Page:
Recipe from Foodnetwork

Vegan Hollandaise Sauce Recipe
1/2 c. plus 1/4 c. unflavored soymilk or other nondairy milk (3/4 c. total)
2 T. Earth Balance or Soy Garden Natural Buttery Spread, melted and kept warm (or butter flavored non-dairy margarine)
1 and 3/4 T. cornstarch or wheat starch
*Note: Do not substitute arrowroot, tapioca starch, or kuzu— I tried these and the results were not satisfactory.
1 T. fresh lemon juice
1/2 tsp. salt
pinch of white pepper or a dash of hot pepper sauce
tiny pinch of tumeric (less than a 1/16th of a tsp—more makes a phony-looking color)

Heat the 1/2 c. soymilk until not quite simmering—pour into the blender container along with the salt, pepper or hot sauce, and cover to keep hot while you melt the Earth Balance and go on to the next step.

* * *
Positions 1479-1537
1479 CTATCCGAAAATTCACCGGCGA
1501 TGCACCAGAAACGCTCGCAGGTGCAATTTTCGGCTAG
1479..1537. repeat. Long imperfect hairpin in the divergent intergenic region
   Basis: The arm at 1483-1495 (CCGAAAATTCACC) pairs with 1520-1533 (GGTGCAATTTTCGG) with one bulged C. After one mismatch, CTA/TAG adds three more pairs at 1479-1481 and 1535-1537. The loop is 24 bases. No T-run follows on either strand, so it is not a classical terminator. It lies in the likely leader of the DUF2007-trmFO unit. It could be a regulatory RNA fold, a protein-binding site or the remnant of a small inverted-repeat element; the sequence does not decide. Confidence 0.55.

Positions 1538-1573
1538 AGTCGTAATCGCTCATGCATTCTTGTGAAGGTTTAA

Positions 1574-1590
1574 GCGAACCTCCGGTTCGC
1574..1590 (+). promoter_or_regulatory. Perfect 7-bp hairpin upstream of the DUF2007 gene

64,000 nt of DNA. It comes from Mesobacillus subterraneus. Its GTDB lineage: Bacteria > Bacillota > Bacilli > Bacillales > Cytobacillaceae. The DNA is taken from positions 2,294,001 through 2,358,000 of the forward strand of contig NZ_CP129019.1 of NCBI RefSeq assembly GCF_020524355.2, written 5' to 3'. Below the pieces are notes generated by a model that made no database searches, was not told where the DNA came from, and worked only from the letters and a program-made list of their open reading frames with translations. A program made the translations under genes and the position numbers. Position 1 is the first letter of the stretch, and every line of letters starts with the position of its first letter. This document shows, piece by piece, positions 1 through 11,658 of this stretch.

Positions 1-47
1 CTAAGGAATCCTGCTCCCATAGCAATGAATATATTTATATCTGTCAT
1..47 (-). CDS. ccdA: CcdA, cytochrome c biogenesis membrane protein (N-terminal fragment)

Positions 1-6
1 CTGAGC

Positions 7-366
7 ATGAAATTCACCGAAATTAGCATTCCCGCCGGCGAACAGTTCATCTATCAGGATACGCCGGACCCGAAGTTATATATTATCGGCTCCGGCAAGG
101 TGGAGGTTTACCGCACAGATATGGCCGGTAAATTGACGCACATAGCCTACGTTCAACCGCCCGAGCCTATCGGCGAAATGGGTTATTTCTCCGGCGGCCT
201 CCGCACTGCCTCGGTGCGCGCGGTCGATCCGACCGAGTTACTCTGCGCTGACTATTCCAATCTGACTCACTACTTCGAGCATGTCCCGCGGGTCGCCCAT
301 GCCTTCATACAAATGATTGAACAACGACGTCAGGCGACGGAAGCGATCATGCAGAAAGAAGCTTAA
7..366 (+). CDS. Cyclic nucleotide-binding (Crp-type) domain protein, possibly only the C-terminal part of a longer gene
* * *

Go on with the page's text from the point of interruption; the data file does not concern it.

In a small (2 c.) saucepan or microwave-proof bowl, mix together the first 1/4 c. of soymilk and the cornstarch and tumeric, and whisk together well.
If making in a pot on the stovetop, stir constantly over high heat until thick and translucent, shiny yellow, not a dull yellow — OR:
Microwave option: Use the microwave-proof bowl for the mixture, and microwave on HI 20 seconds. Whisk. Repeat two times, or until thick and translucent, shiny yellow, not a dull yellow.
Scrape the yellow cornstarch mixture into the blender container containing the hot milk mixture, and add the lemon juice. Blend well, adding the melted Earth Balance slowly through the hole in the lid while the machine is running. Blend until the mixture is pale yellow and frothy and emulsified (you can’t see any oil globules).
Serve immediately, or, if it has cooled down too much, heat briefly in the microwave at a low setting, or in a small pot on the stove over low heat, or keep hot on an alcohol burner briefly before using. The cooled mixture may be reheated gently, as well.
Recipe from Bryanna’s Vegan Feast